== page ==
Who's Who In the College of Pharmacy: Dr. Uroza
September 27, 2021
This week, Dr. Uroza answers a few questions about her pharmacy journey and her time with us here at Lipscomb University College of Pharmacy!
How were you introduced to pharmacy?
"My dad and my aunt are both pharmacists, but they do not do “traditional” pharmacy so I had a very skewed picture of what a pharmacist was as a child. My dad is a clinical pharmacist who teaches med students, pharmacy students and medical residents. My aunt worked for Merck and was a regional manager over drugs reps for most of my life.
I also had a vision of what a pharmacist was from our family pharmacist. It was an independent pharmacy and I loved going because they always gave me M&M’s when I went with my parents to pick up their medications."
How was the transition from pharmacy student life into pharmacy professional life when you graduated? Did you feel prepared? Has your view of the profession changed any as you've gotten more experience?
"I was nervous about the transition from student to pharmacist, so I decided to do a residency that would give me a little more experience while still under the supervision of a pharmacist. This was a great decision because I gained so much experience in that one year of practice.
My perception of this profession has changed significantly post-graduation. I knew there were a lot of job opportunities, but those have grown even since I have been in practice. I have so many pharmacy friends with unique jobs; pharmacists are able to do more and more every year. It is an amazing profession with so many opportunities."
What motivated you to come to Lipscomb? How has that experience been?
"When I was doing my residency, I was asked to be the part of the Lipscomb University College of Pharmacy admissions committee. That was my first exposure to Lipscomb and it instantly felt like the place I should be. I actually had a job lined up after my residency but once I realized I wanted to move back to Middle Tennessee a few years later, the first place I called was Lipscomb. Just from my limited exposure as an admissions committee member, I knew it would be a great fit. Everyone truly cared about the students and each other. It felt like a family instead of a job. It has been the best decision of my life and I look forward to many more years working with my best friends."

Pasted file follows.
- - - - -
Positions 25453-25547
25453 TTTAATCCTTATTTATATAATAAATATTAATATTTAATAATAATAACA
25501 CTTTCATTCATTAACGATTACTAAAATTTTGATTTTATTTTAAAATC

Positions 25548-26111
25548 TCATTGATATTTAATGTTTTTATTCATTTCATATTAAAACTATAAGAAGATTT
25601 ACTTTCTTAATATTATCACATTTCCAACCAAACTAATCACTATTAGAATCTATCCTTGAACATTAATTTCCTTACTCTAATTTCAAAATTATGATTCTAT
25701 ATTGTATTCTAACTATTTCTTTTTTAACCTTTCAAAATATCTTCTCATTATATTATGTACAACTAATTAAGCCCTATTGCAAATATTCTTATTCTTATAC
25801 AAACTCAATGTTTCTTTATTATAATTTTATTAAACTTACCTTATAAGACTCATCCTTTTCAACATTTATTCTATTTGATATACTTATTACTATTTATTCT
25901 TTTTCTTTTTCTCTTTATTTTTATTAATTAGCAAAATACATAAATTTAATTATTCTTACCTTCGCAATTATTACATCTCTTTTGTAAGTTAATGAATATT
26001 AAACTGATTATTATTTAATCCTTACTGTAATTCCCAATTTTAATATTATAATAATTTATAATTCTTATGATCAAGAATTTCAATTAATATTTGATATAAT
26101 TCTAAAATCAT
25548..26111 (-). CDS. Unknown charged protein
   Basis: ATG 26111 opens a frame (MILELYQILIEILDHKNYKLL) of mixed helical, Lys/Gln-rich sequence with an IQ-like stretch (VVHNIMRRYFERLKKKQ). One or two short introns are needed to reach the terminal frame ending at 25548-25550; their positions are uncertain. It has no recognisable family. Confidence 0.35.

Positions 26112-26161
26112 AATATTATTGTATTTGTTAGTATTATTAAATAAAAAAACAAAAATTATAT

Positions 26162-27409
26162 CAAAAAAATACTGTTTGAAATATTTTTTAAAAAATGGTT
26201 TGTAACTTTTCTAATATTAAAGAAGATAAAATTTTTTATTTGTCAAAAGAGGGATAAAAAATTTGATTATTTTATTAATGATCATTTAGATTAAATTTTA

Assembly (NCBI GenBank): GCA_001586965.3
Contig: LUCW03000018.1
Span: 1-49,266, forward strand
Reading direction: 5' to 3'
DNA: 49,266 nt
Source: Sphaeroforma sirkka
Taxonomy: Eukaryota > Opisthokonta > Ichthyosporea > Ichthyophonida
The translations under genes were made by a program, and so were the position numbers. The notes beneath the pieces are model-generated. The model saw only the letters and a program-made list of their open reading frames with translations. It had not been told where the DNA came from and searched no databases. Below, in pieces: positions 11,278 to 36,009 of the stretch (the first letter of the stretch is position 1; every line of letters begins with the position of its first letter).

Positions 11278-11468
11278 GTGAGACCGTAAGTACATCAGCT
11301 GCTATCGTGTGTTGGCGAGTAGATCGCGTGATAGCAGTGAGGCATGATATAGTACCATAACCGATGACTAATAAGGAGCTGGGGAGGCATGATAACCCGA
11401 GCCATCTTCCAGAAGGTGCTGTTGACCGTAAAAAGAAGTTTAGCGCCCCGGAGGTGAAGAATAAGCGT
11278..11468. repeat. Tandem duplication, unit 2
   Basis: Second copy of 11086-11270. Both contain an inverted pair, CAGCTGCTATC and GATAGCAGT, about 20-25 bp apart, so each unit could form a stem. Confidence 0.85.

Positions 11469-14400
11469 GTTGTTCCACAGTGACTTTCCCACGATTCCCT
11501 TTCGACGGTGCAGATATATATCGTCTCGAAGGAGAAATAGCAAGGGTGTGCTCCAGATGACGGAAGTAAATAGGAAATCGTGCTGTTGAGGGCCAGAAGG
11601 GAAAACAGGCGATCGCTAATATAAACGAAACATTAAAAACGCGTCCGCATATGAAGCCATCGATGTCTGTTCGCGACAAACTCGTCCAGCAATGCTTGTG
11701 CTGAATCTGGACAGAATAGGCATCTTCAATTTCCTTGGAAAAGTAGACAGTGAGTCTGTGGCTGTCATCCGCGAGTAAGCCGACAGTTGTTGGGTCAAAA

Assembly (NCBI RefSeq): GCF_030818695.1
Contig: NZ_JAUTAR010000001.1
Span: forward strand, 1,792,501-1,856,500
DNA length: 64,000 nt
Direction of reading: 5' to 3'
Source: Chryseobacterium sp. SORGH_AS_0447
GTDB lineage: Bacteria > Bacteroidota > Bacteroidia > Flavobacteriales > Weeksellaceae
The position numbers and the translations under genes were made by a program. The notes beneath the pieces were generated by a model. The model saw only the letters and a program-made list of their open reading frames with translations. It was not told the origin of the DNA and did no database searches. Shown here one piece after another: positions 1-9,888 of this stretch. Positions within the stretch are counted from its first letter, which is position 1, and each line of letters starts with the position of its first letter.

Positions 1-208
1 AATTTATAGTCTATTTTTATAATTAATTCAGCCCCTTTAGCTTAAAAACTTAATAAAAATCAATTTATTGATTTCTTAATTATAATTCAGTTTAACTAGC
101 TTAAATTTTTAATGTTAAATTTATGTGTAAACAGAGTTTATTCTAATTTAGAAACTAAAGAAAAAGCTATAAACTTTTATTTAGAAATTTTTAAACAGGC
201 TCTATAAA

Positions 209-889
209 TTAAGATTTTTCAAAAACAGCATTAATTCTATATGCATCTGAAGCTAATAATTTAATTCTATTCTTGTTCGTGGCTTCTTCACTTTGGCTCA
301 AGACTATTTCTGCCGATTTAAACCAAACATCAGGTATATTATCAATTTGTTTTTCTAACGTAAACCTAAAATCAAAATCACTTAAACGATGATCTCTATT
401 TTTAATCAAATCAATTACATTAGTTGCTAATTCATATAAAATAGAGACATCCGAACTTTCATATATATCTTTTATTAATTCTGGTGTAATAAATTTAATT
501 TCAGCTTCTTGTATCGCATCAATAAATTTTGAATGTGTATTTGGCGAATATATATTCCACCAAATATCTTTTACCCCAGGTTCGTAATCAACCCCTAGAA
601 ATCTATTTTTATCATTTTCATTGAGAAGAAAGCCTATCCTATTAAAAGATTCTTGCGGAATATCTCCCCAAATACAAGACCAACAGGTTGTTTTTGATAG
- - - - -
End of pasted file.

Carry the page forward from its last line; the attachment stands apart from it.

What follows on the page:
What do you like about living in Nashville?
"Nashville is a great city. You can do almost anything here. There are lots of arts venues, music, sports, great food, and tons of outdoors activities. It is one of those small big cities that has everything you could want but still feels like a tight-knit community."
Are there any special topics that interest you? Do you have a favorite subject to teach?
"I love teaching and learning more about Women’s Health. The funny thing is, before I began teaching it, I never considered myself an expert in women’s health. After realizing that students had lots of questions regarding women’s health, I decided I wouldn’t mind learning more and helping to teach some of that material. I slowly added more and more lectures to that content and this year I am actually adding a Women’s Health Elective to the curriculum."
If you were to give a piece of advice to incoming students, what would it be?
"Obviously, it is important to make good grades and study hard, but have fun in pharmacy school. It was the best time of my life. The friends I made then are still some of my best friends. The things I remember most from pharmacy school are not the tests or assignments, but the relationships I built with other students, faculty, and staff. I also highly recommend joining a few student organizations. These are the places you will be able to network regionally or nationally. My favorite times were traveling to pharmacy conferences with my best friends, networking with students from around the country. Those people I met are now my colleagues and I am able to call up people in other states that I met years ago and work with them on projects or ask for advice. Work hard and play hard."
What inspired you to choose pharmacy? Are you glad you did?
"I knew that I wanted to be in healthcare but I was not very excited about blood and guts. Pharmacy was the perfect combination of healthcare and the critical thinking skills that I enjoyed. It was really important to me to get to know my patients and have good professional relationships with them. Pharmacy lets you use both your communication skills and those critical thinking skills. I am so glad I chose pharmacy. The longer I have worked in pharmacy, I have realized just how many different job opportunities you can have within this profession. I love that there is so much flexibility and opportunities available."
What changes would you like to see in the pharmacy profession in the next several years?
"I am excited to see the progression of pharmacy as we get recognized as providers with more and more entities. With this recognition will come opportunities for pharmacists to develop more business models that do not strictly revolve around dispensing a medication. This will allow pharmacists to work at the top of their licenses and provide the medication knowledge we have while optimizing patient health and helping the overall healthcare system. This recognition is also going to open lots of jobs for new graduates."
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